even ants tremble at nightfall
even stones suffer insomnia
even moonlight’s so polluted men’s shadows thin to mist
even the mountaintop swells as if ready to blow
even the Tang Dynasty fell into decline
even in the trashcan people are living
even optimists are uncertain how to live
even men with fallen shoulders want to leave home
even the tiger was beaten down by Wu Song
even Wu Song can be scourged for his crimes and put in chains
even the law has holes
even wickedness finds a gallant excuse
even good looking women hug themselves
even the most beautiful prattle on
even Kwan-yin grows breasts
even Sai Jinhua got famous
even the doctor has gonorrhea, but keeps working
even the drunkard knows to go home, if only he could remember where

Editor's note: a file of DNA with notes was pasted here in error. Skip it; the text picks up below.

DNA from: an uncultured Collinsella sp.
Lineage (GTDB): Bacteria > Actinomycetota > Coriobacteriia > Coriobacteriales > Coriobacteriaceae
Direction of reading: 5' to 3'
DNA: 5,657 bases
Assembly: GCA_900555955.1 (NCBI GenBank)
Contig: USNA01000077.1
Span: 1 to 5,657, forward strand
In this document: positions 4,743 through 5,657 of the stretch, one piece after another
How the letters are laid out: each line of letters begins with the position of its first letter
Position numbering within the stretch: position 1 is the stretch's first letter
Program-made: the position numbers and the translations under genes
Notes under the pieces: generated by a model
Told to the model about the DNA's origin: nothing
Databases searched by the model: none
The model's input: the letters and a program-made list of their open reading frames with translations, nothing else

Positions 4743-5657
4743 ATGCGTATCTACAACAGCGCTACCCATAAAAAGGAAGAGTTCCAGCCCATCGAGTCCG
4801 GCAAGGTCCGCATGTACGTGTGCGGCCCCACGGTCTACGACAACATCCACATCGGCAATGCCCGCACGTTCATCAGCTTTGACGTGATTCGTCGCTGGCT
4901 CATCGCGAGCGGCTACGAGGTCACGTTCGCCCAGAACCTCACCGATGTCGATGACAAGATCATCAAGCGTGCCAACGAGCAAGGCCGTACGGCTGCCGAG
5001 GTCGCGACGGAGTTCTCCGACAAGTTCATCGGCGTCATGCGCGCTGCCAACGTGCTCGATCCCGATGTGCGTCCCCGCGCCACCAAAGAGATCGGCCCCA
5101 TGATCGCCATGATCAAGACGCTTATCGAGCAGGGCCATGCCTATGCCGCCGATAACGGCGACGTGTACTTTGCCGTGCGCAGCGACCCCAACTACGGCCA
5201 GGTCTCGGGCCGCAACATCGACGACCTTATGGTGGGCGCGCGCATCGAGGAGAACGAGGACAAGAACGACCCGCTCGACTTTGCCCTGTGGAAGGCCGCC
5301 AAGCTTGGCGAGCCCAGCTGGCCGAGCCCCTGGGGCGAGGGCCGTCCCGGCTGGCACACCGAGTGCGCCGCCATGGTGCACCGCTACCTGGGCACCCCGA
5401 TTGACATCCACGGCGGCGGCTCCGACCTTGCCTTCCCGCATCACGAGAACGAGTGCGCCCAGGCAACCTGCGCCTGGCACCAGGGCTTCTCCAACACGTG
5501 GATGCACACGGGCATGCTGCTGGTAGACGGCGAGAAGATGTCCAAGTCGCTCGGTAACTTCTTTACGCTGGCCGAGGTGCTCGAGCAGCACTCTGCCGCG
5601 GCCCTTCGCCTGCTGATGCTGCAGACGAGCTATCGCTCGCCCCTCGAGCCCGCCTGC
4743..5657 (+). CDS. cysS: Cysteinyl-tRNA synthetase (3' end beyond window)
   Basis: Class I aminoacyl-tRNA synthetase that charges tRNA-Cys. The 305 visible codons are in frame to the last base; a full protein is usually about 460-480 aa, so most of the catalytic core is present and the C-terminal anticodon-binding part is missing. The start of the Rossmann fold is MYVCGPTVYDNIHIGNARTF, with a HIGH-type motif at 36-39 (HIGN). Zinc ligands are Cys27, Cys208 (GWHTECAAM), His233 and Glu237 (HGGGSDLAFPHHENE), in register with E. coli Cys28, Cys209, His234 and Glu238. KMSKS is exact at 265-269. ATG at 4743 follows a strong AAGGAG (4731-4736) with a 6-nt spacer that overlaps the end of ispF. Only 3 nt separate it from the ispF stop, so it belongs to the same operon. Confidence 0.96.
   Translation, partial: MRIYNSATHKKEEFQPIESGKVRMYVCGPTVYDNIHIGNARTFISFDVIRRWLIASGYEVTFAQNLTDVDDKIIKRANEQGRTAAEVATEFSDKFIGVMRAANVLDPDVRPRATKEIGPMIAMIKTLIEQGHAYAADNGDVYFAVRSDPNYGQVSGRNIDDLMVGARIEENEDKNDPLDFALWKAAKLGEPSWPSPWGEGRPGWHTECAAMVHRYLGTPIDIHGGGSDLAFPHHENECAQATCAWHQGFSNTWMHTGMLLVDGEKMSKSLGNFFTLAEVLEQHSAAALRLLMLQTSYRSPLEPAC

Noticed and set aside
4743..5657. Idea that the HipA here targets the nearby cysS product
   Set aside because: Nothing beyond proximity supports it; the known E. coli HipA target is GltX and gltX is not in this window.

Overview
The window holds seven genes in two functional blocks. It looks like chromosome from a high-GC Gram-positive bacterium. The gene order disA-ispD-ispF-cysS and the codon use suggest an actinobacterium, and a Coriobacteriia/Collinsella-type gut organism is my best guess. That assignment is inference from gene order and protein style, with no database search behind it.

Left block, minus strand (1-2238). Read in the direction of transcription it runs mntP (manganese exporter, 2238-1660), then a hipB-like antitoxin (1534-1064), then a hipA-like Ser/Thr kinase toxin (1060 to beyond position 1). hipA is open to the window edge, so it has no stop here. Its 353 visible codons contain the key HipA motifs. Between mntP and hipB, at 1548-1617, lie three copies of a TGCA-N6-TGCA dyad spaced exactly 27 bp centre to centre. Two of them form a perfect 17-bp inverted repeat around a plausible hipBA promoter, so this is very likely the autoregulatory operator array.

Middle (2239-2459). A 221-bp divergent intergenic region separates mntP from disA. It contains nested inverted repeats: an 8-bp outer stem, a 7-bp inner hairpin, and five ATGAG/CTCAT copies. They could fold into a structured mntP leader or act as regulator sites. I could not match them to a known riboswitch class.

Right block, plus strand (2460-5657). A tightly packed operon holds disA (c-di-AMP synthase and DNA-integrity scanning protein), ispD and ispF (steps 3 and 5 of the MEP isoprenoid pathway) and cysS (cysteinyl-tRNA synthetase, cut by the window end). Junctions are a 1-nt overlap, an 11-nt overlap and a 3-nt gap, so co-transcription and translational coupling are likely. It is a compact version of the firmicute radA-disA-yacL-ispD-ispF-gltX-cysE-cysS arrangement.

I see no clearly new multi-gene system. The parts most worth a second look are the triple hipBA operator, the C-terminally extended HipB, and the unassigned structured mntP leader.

even birds of May learn to be silent
even the soulless can cry “Help!”
even children love the new and quietly loathe the old
even devils and ghosts are arrayed in gorgeous mantles
even the blind fortuneteller lowers his head before destiny
even the dead have worries
when night slips on its terrible silence
I walk through empty Wangfujing, muttering these words over and over
stars avoid my eyes
a huge black tree snatches at my waist
Wu Song: In the classic Chinese novel Outlaws of the Marsh, heroic figure who killed a man-eating tiger barehanded.
Kwan-yin: Buddhist divinity of compassion, originally male but later transformed into a woman.
Sai Jinhua: Late Qing dynasty courtesan who gained fame and influence around the time of the Boxer Rebellion.
Wangfujing: Broad Beijing street well-known for its shops and restaurants.
Translation of “”Fa Xian.” First published in Poems of Xi Chuan (Beijing: Renmin Wen Xue Chubanshe, rpt. 2002). Copyright Xi Chuan. By arrangement with the author. Translation copyright 2007 by Diana Shi and George O’Connell. By arrangement with the translators. All rights reserved.